Lot Smith was a frontiersman and early Mormon Church member. Noted chiefly for his military exploits connected with the Utah War, he lived for nearly three decades in the Davis County town of Farmington and led a colonizing mission to Arizona in the late 1870s and 1880s. He was born in 1830 in Oswego County, New York, to William O. and Rhoda Hough Smith. He was baptized a member of the Church of Jesus Christ of Latter-day Saints as a youth and was part of the exodus from Nauvoo, Illinois. At sixteen he was said to be the youngest member of the Mormon Battalion, with which he made the entire march to California in 1846-47. He participated in the California Gold Rush and brought to Utah a modest grubstake in gold dust to help establish himself.
In 1849 he rejoined his family in Farmington, Utah. At Farmington, he served one term as county sheriff, emerged as an officer in the Nauvoo Legion, and acquired a considerable reputation as a livestock man. In 1857 he outshone more famous figures Orrin Porter Rockwell and Robert Taylor Burton in leading a militia force against the supply trains and livestock of the approaching Utah Expedition under Albert Sidney Johnston. Burning several wagon trains and seizing 1,400 animals, he was instrumental in forcing the army to winter near Fort Bridger. Later, under an appointment from President Abraham Lincoln, he commanded a volunteer unit guarding the telegraph line in northern Utah and Wyoming during the early part of the Civil War.
Like many Mormons of his era, Smith was a polygamist, taking in all eight wives. Although he was reputed to be have an explosive temper and to be harsh with his wives and children, his was a close family characterized by loyalty and intrafamilial business associations as his sons and daughters matured.
In 1876 he led a colonizing mission to the Little Colorado River in northern Arizona. For this pioneering venture his decisive and hardbitten character proved to be both a boon and a cause of friction. He quickly confronted jurisdictional problems related to Brigham Young's sometimes ambiguous assignments. At Sunset, near present Winslow, Arizona, he became president of the Little Colorado Stake as well as president of the Sunset United Order, in which he was the dominant figure. He built large herds and bred excellent strains of horses but also quarreled with his fellows over the distribution of property, contributing to much discord and a disputed settlement of the order's affairs in 1886. Enmity lingered for generations among the families of the participants.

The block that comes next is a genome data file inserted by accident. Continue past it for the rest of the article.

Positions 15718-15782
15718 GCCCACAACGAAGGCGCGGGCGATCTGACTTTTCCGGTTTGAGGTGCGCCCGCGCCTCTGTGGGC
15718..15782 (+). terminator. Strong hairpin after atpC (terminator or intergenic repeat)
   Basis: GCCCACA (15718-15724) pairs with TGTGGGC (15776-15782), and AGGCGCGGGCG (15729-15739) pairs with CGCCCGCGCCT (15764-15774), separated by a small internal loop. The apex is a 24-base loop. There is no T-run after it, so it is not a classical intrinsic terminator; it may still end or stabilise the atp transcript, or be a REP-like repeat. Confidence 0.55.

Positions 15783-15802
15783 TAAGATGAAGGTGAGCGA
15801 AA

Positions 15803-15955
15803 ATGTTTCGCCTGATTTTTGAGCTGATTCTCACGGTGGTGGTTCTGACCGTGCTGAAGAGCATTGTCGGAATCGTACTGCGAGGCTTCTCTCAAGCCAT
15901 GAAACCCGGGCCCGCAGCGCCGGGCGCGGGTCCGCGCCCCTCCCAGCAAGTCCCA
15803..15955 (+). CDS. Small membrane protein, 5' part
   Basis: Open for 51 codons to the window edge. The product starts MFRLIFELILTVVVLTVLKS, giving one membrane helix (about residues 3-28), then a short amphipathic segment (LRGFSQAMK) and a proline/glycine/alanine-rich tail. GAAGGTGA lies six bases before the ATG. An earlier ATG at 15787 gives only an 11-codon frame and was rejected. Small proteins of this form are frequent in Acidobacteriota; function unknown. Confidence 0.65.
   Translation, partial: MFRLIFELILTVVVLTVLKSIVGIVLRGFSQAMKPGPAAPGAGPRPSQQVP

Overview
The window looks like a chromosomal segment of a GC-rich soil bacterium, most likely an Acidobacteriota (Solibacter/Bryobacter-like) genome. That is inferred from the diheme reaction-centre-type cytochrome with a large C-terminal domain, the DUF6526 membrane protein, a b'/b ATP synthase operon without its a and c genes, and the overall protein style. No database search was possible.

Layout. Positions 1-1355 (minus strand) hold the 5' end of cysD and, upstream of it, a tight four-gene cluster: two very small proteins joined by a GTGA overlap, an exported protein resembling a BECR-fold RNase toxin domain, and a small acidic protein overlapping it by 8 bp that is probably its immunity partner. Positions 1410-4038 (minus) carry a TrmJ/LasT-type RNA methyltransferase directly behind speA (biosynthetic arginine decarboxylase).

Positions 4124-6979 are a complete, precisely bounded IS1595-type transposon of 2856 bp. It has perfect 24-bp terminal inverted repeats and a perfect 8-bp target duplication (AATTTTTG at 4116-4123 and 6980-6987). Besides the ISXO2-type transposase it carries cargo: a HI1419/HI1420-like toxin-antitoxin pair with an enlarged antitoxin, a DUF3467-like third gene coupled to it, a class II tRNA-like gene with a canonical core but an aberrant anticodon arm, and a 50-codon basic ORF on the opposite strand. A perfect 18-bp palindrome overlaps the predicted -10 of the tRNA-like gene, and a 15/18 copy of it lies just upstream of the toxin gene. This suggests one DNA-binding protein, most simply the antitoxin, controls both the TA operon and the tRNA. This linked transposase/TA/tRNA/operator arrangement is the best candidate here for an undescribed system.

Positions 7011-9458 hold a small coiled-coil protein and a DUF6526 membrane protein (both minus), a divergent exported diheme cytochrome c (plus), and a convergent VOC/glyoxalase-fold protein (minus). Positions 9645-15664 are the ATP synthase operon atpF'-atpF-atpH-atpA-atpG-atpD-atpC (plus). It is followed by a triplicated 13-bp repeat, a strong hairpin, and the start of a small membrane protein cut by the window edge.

After 1886 Smith's associations with the Mormon community cooled as he increasingly devoted his energy to ranching at Tuba City and elsewhere in northern Arizona. Yet, by inclination and the fact that polygamists had little other recourse, he remained a committed Mormon. During his last years, relations with his Indian neighbors became increasingly tense as the rangeland around Tuba City was overgrazed. In 1892 Smith shot several Navajo sheep that had been turned into a meadow he had fenced. A Navajo herder in turn shot several of Smith's cattle. Finally the two exchanged shots with result that the old Mormon was mortally wounded. He was buried near the contested pasture. A decade later, his remains were returned to Farmington, where his grave became something of a symbol of the Mormon pioneer as frontiersman, soldier, and Indian fighter.
See: C.S. Peterson, Take Up Your Mission: Mormon Colonizing Along the Little Colorado, 1870-1900 (1973); C.S. Peterson, "A Mighty Man Was Brother Lot: A Portrait of Lot Smith, Mormon Frontiersman," Western Historical Quarterly I (October 1970); Harold Schindler, Orrin Porter Rockwell: Man of God, Son of Thunder (1983); Grant Gil Smith, The Living Words of Alice Ann Richards Smith (1968); Junius F. Wells, "The Echo Canon War: Lot Smith's Narrative," The Contributor IV (1883).
Charles S. Peterson